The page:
Why spend £30 on a to-do app when Apple provide a perfectly adequate task management app for free?
Having tried Things, Todoist, Microsoft To Do, Any.do and even a pure paper approach I have settled back into using the Apple Reminders App to keep on top of my tasks.
I have my businesses tasks, client tasks and outsourced client tasks (which are embedded in their systems), tasks for the charities I am involved in, and general life. Whilst I like to compartmentalise all these things, having an overview of everything that I need to get done really helps in the day-to-day.
Apple Reminders nicely integrates with my Office 365 account I use for my business, so I can still create and manage tasks in outlook and see them in Reminders. Plus creating tasks from emails in Outlook is a breeze.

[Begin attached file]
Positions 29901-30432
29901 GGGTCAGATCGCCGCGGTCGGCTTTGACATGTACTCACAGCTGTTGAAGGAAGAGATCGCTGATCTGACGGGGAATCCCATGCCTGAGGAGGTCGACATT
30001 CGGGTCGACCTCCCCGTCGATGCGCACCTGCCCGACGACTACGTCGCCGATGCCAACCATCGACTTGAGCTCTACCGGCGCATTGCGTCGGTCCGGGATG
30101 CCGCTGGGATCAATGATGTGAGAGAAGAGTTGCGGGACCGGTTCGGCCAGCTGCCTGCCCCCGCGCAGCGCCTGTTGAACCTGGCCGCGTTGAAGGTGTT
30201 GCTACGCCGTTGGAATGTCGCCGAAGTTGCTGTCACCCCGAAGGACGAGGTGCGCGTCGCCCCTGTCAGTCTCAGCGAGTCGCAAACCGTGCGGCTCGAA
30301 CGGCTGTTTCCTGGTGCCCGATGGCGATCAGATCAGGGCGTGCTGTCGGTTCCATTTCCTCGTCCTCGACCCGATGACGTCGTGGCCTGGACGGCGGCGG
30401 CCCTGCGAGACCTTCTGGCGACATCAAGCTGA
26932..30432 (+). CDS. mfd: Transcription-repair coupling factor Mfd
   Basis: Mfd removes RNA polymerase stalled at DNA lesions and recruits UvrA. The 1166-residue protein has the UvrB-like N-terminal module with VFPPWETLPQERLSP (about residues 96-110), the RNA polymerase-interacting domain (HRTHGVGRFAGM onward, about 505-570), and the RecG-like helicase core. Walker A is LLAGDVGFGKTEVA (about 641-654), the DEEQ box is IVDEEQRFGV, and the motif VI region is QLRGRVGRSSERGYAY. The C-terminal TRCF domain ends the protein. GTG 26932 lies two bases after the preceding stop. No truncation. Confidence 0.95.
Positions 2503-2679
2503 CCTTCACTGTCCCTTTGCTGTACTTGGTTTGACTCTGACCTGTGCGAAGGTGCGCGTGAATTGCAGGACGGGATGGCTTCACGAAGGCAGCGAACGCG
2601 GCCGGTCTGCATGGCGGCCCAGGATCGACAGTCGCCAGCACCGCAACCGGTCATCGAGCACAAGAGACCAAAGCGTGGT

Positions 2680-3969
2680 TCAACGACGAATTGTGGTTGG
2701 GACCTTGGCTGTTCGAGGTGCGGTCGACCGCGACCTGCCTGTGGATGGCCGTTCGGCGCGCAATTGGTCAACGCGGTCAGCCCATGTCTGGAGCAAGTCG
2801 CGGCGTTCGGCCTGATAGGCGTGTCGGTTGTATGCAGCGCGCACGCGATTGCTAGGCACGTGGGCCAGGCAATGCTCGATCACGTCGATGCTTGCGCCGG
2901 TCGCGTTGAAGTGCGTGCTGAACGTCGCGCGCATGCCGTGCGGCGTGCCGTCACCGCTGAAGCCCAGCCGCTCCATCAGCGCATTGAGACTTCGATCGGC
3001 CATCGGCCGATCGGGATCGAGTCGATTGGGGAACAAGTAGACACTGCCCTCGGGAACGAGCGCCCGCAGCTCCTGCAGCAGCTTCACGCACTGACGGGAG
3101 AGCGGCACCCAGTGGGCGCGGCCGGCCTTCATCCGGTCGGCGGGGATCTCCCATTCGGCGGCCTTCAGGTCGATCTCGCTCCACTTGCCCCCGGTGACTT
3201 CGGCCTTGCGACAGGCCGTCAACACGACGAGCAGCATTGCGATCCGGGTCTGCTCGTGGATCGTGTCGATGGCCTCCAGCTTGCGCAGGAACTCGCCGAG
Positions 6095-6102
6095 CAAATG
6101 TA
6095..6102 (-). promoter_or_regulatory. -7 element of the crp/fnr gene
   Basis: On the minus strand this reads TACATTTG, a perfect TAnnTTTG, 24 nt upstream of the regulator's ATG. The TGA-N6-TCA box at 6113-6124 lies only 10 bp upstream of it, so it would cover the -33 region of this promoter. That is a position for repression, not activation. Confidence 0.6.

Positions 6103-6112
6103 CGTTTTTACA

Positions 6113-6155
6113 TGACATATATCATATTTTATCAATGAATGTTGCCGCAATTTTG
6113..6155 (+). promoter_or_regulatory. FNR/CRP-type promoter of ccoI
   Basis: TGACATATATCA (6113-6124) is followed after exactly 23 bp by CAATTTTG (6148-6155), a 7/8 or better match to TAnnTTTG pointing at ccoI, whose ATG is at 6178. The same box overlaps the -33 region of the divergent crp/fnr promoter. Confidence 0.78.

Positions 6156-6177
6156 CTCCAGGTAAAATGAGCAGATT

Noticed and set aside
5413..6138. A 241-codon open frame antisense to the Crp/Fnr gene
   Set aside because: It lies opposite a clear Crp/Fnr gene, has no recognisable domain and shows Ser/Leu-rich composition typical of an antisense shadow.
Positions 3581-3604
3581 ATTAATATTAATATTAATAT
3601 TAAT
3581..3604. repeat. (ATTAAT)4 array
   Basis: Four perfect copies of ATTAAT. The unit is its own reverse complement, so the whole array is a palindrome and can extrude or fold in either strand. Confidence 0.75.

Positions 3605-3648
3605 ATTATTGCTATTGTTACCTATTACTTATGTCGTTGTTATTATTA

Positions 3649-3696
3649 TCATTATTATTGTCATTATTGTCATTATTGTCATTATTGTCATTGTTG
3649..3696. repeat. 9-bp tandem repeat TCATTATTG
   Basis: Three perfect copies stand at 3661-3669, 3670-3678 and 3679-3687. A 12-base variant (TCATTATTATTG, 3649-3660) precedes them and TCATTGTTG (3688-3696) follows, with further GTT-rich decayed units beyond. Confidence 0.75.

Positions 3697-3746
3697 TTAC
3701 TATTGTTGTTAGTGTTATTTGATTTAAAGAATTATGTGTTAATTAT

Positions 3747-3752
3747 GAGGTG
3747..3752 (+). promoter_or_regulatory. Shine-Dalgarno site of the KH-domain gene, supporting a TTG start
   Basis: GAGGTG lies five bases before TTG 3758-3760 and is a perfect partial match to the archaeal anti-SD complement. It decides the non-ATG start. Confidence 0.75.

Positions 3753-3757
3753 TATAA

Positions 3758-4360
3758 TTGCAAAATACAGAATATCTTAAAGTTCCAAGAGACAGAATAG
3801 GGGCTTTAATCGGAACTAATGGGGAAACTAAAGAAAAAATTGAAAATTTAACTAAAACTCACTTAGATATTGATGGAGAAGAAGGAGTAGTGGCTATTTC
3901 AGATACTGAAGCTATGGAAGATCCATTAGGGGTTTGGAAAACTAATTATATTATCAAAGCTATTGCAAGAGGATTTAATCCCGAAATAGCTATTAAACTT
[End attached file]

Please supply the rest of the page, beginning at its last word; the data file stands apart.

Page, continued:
I always have my phone with me, but I don’t always have my bullet journal with me. Having my phone means I can always add items to the list. So often I can be away from the office, or lying in bed and something comes to mind – a quick note on my phone means those tasks aren’t lost.
Apple Reminders isn’t quite as powerful as Things. But the functionality is enough to keep on top of all the tasks that are jockeying for attention. Deadlines, categorisation and flagging is enough for me to manage my task list.
My last foray into a different digital task list was Things. This was expensive – £10 for the iPhone then an additional £49 for the Mac version. Whilst strictly I didn’t need the mac version, as I spend most of my time working at my desk I felt it was a necessary evil. The cost of this is criminal!
Ultimately whatever tool you use the process you develop is the key to getting things done. I use a hybrid system between Apple Reminders and analogue Bullet Journal notes. I’ll cover that in another post.